I called my sister and we had deep conversations. (This also helps me to not get my work done.) My daughter offered to have a local charity come and get our stuff and to clear out the boys’ room. I have the urge to get rid of everything that is not tied down. Kitchen table! Couch! Beds! Everything must go. I hate everything in my house, with a deep, abiding hatred. Nothing works. It’s ugly. And old. And crap. Every flat surface is cluttered because there is no storage. I think that storage is one of those words that is made up to sell us stuff – like bins and cups and file stacker things. “Storage” is a made up concept to sell us crates much like Valentine’s Day is a made-up holiday to sell us chocolate.
Mmmmmm … chocolate. The first step was to drag just about everything in the house into the back yard. All of the stuff that was going had to be out of the house. Everything that could go into a Hefty bag went into a Hefty bag.
The resultant open space and lack of clutter was so pleasant that I almost stopped right there.
The next weekend, the whole family, armed with lists and diagrams and a tape measure and a calculator and a camera, we packed up the whole family, borrowed grandpa’s truck, removed all of the seats from the van and caravanned to the echoing vastness that is Ikea. Things started out well except for my husband and I snipping at each other in his parents’ driveway. That was nice. I am not sure exactly what we were arguing about, but I did not let that deter me and I gave as good as I got. I think I won. Anyway, we drove the hour and half to the store, the two oldest in the van, husband in the truck, smallest one and I in the Honda. We rendezvous in the store and march around, discussing, comparing, sketching in furniture, people advocating for their ideas like we were negotiating the borders of a country, except for the middle son, who drifted about, listening to his ipod.
Eight hours, four carts, a skillion dollars, and four rooms worth of furniture later we trailed out to the loading dock. The worst part of the trip? After we had everything paid for, we were told that the sofa was in the store somewhere and they could not get it while there were still people about, so we had to wait for two hours until the bloody store closed. I stood staunchly at the customer pick up counter and said, in a firm, no-nonsense way that we were not all going to wait and that the problem had to be solved. It didn’t work, but I felt better for saying that the whole thing was Absolutely Unacceptable.And the sofa was the big thing … you know, the thing that you load first?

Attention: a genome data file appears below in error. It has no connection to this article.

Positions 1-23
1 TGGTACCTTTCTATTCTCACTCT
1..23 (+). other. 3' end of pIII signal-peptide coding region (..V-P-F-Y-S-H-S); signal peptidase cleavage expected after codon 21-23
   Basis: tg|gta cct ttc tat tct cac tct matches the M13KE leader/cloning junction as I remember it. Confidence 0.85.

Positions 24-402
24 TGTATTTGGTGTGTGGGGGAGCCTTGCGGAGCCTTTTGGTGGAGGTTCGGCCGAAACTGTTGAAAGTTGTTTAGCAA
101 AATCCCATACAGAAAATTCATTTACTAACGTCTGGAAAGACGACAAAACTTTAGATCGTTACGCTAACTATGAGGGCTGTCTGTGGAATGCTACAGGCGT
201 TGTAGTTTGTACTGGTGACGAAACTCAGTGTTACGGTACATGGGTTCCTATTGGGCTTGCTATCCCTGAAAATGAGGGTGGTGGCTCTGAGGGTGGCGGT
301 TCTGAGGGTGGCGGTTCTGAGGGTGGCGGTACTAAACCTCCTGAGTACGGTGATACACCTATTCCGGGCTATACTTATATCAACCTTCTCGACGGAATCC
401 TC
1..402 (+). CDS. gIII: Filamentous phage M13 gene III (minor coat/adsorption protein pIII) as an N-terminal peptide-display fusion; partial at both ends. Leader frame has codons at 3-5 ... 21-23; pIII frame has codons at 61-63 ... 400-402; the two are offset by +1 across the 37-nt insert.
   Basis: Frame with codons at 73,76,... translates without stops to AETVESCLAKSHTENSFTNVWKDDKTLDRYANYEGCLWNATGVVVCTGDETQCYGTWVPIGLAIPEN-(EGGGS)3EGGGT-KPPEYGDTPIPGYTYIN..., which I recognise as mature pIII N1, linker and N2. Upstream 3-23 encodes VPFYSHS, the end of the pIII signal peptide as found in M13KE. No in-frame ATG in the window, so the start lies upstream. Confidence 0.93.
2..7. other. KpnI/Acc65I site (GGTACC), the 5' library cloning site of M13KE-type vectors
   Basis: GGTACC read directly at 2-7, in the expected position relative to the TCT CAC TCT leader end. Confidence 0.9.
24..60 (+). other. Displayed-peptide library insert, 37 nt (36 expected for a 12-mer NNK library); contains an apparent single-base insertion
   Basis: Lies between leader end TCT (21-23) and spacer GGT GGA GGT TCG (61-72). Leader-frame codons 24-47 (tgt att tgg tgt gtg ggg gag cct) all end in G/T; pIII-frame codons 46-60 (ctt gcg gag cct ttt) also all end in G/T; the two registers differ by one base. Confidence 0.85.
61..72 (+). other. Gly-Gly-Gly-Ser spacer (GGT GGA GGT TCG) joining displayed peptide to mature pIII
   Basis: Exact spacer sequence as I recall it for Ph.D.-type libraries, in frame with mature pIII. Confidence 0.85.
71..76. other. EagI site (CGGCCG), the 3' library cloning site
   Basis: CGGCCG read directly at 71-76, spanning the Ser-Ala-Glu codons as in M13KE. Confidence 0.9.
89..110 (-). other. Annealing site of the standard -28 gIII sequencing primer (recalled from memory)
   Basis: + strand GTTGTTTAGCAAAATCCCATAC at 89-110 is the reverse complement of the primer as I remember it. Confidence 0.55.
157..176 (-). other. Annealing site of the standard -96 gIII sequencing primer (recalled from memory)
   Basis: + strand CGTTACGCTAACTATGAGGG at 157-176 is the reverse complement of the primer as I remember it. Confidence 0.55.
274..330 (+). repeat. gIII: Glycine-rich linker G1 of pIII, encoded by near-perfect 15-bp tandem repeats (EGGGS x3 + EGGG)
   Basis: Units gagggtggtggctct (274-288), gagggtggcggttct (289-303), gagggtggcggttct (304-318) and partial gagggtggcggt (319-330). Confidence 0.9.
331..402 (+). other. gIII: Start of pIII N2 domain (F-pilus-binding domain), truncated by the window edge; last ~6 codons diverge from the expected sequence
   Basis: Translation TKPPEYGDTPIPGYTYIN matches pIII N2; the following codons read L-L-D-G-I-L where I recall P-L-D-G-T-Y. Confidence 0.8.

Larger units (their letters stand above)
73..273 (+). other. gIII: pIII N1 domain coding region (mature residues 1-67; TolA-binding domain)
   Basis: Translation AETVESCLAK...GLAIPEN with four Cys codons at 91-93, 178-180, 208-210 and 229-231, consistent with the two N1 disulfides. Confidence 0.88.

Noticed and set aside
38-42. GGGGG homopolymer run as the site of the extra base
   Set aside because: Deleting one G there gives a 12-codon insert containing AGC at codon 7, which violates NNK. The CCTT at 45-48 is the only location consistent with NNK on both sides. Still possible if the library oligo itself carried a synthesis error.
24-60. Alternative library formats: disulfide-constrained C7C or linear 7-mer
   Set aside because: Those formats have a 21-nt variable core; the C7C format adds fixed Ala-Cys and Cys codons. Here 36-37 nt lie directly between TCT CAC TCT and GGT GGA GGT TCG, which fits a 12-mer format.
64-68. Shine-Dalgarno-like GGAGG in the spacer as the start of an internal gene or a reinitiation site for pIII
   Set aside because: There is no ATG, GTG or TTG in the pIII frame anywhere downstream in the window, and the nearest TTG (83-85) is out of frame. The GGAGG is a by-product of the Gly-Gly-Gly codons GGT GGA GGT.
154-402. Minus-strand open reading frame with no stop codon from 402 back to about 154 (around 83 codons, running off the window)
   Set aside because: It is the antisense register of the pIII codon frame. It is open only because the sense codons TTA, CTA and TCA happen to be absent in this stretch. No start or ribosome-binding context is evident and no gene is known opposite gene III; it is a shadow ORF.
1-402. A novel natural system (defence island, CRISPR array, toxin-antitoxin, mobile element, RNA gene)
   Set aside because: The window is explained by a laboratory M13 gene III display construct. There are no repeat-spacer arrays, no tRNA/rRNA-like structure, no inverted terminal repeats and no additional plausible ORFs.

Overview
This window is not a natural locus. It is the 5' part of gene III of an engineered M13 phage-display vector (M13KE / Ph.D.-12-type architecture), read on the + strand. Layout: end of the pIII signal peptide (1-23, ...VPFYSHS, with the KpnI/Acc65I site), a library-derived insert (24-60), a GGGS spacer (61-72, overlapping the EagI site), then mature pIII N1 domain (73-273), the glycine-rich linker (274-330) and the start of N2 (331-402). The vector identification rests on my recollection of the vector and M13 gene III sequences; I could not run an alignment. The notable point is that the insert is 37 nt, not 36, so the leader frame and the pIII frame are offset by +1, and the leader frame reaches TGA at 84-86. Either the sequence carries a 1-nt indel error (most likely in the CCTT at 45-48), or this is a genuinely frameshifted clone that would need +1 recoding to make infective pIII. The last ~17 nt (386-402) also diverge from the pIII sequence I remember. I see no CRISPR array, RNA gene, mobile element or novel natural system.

The highlights of the trip?
Well, I have to say that lunch in the Ikea café was fun. The kids were willing to be adventurous and have a Taste of Sweden. More hilarity than you would expect ensued. Everyone was tired and starving and a meal was seldom enjoyed more. I would say, that as a family, we have the ability to make the most of little things.
The second highlight was in the lighting section – the song "sexyback" started playing and I turned to see my daughter dancing to it. Imagine Arnold Horshack channeling Justin Timberlake and you would get a flavor of the dance. She only does it when the song has that self-referential, almost bombastic, "I am sooo sexy" attitude. It is a masterful dance. The middle son and I begin to dissolve into giggles. I see my husband, inspired by JT and my daughter also begin to get his sexyback. And then it was a sort of dance off. Somethings cannot be adequately described, but must be experienced.
About a decade or so later, when we were finally going through the self-service part of the store, which is the part where you go up and down the aisles, pushing the cart and risking significant injury to yourself by having to extract the items from shelves. It is always amazing to me how Ikea can make anything flat. Anyway, I could not find some part of the desk or something and was told by the unhelpful young man that I would have to go upstairs and order the item. I asked, rather reasonably, I thought, if he could not save me a slog upstairs, as he was standing right next to the computer. He said that he could not, saying something about the computer system. In a more reasonable tone yet, reining in my temper, I asked if his computer was not hooked up to the same system and could he please look up the item. Grudgingly, he looked up the order. I heard one of my favorite songs/videos “Here it goes again” by Ok go,
Realizing that I was all alone at the desk, I turned around to see my son, daughter, and husband taking advantage of the large empty space to indulge in some synchronized cart maneuvers. Never let it be said that we don't know how to have a good time.
I will let you know how the reorganizing goes ...
So far we have managed to get most of the "office" and living room done. There was a bit of a problem, because I had not really thought through the ramifications of having the fourteen year-old do the measuring of the rooms. I am not sure how he was FOUR FEET off in his measurements, but there you go. Live and learn.